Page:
REVIEW: Sincerity – The Authority [EP/2014]


Artist: Sincerity

Album: The Authority [EP]



When it comes to music, there’s no room for half-assing it—you either give it your all, or succumb to bands that do. In an era where the term “overcrowded,” “dense” or “flooded” can apply to just about any genre or style you’re likely to encounter, passion and drive is a must if you want to set yourself apart from the pack. Don’t take it from me however—take it from UK hardcore hellcats Sincerity, who do their name proud. The Authority is a breakout EP that truly establishes Sincerity as an authority when it comes to aggressive, heartfelt and hotter-than-hellfire hardcore. Serving as the listener’s judge, jury and executioner, The Authority is a release that combines dynamic, fluid song structure with cutthroat heaviness and rampaging aggression to prove that Sincerity have both the heart and the head to make it in today’s dog-eat-dog scene.

If heart-pounding, pulse-racing hardcore is what you’re after, look no further than The Authority. The lads in Sincerity are absolute masters at crafting dynamic hardcore that hits like a wrecking ball, but flows with the grace of a ballerina. This is done, of course, with an instrumental structure meticulously crafted to deliver both power and passion in equal doses. Percussionist Dan Hoare simply demolishes the listener, combining beastly kick drum patterns with splashy cymbals and whip-cracking snare hits. Hoare hammers away at the kit, laying a solid, level foundation from which Sincerity can craft their immersive, immense soundscape. As Hoare beats away at the kit, bassist Tom Sandys keeps perfect pace, plodding away with every thump of Hoare’s kick drum. This is exemplified during the closing portion of “Tyrants” and the riveting introduction to “Mountains,” both of which are sure to get the listener’s heart racing and foot tapping. Sandys’ low, thick bass amplifies the meatiness of Hoare’s leaden, meaty bass drum and thick, looming toms. to provide Sincerity with a resonant, deep, but not over-the-top low end that anchors the band’s driving, furious guitar. Jonathan Jones and Cairns Livingstone lay down riff after riff of intense, but catchy fretwork to keep The Authority moving along. Take, for example, “Ambiguity.” While Hoare’s footwork serves as the track’s engine, Livingstone and Jones are the gasoline, flowing hither and to with explosive energy to send the track deep into the listener’s head as if it were a bullet.

Such a marvelously energetic instrumental soundscape as seen on The Authority demands an equally efficient and energetic frontman to seal the deal—if the band is truly to stand apart, that is. Not to be outdone, vocalist Elliot Dixon delivers with every syllable he shouts. Dixon is every pound a dynamic vocalist, ranging from half-sung, half-shouted roars on the introduction to the melancholy “Promise Me,” to boundlessly frantic and energetic shouts and screeches throughout “Mountains” and “The Authority.” While both bounds of his range are exemplary, capable of capturing both raspy highs and melodic yells, his gruff mid-range shout is far and away his forte. The closing breakdown to “Tyrants” does this the best justice, as the instrumentation gets heavier and heavier, weighing down on the listener like a yoke of lead, Dixon does them no favor in lifting the weight. Instead, his brutalizing, rough tone scours the listener’s ears as his voice was a Q-Tip made of sandpaper, giving them no rest, just rough, gritty pain.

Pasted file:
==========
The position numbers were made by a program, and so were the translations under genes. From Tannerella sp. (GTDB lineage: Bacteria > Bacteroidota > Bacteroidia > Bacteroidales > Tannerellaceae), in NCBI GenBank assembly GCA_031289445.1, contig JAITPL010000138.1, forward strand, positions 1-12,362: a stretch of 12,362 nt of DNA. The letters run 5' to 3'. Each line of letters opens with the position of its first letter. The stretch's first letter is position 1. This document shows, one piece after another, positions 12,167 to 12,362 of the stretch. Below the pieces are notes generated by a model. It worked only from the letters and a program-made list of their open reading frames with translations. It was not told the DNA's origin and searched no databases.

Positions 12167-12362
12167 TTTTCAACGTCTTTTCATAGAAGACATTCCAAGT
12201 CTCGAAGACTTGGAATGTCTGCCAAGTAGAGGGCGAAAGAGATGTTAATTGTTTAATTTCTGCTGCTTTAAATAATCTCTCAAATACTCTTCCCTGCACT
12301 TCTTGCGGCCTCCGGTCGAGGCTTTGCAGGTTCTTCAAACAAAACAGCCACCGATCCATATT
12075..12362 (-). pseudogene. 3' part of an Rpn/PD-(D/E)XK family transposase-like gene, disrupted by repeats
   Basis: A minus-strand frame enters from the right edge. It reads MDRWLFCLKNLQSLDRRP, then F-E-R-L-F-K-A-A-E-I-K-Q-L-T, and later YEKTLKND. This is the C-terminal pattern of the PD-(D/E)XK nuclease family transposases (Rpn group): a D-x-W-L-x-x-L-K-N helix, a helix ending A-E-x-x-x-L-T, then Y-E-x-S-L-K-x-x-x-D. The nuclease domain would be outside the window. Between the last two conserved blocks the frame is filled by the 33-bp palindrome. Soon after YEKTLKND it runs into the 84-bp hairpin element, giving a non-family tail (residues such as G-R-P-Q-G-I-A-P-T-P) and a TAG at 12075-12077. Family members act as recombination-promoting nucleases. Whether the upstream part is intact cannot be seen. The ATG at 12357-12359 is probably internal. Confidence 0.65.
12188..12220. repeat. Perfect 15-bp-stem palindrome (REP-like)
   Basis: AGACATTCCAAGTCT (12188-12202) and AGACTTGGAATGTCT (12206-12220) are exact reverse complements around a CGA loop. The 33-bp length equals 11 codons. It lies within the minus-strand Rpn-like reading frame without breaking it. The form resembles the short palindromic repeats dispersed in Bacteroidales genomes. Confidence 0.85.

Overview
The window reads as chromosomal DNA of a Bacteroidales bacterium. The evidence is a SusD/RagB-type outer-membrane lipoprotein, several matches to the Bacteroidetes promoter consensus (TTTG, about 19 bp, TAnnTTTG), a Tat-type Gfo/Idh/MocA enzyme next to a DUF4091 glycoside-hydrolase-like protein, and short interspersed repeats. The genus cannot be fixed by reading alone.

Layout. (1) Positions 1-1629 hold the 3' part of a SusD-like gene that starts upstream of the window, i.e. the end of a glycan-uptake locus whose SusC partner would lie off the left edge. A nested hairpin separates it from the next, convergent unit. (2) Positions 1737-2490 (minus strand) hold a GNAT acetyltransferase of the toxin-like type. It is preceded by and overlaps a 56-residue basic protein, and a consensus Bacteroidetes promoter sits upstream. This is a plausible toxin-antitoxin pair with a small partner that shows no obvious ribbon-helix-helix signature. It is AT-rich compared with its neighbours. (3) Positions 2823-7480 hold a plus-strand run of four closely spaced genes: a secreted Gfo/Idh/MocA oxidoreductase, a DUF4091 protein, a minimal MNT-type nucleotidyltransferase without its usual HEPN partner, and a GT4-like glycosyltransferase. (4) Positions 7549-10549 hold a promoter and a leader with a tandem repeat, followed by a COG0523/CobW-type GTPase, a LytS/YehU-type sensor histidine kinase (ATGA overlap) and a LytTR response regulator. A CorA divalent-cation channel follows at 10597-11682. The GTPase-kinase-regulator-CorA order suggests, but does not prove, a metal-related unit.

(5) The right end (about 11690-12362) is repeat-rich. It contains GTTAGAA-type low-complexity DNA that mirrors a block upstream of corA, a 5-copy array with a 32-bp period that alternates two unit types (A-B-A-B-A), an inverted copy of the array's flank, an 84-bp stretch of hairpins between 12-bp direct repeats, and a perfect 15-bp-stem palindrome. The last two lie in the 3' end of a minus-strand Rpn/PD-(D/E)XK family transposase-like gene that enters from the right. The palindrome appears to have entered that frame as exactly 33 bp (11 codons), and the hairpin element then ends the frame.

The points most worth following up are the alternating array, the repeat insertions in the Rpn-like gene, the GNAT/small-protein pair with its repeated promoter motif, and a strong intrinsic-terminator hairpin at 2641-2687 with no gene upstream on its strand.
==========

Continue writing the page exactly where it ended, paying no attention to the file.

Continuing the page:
Between Dixon’s prowess and Sincerity’s instrumental intensity, there is something for practically any fan of hardcore on The Authority. Where the EP excels—relentless energy and raunchy, pit-inducing heaviness—is sure to please breakdown aficionados and lovers of the chug everywhere. “Tyrants” closes with a demolishing display of heaviness that could sink an aircraft carrier, while “Mountains” is home to a climactic breakdown that could start a mosh put in a nursing home. However, there is more to Sincerity than just speed and power—and this is what truly saves them from becoming just another hardcore band. “Promise Me” is an ethereal track that isn’t light in a conventional sense: what it lacks in instrumental heaviness it makes up for in emotional intensity, creating a true connection with the listener and lifting them away from the remainder of the EP’s tumultuous tides. Likewise, “Tyrants,” while succeeding in supreme heaviness is also subtly catchy, with the simple-but-effective lyrics lining the track’s last breakdown getting seared into the listener’s head for days to follow.

Sincerity truly don’t break into uncharted territory on their debut EP, but, it’s named The Authority for good reason. With the natural, yet carefully crafted sound that makes even veteran bands of the hardcore scene look like newcomers, Sincerity take over the throne as the UK’s reigning underground hardcore overlords—and their reign is not one that will be toppled easily.



For Fans Of: Demoraliser, Preserver, Drowning, Desolated

By: Connor Welsh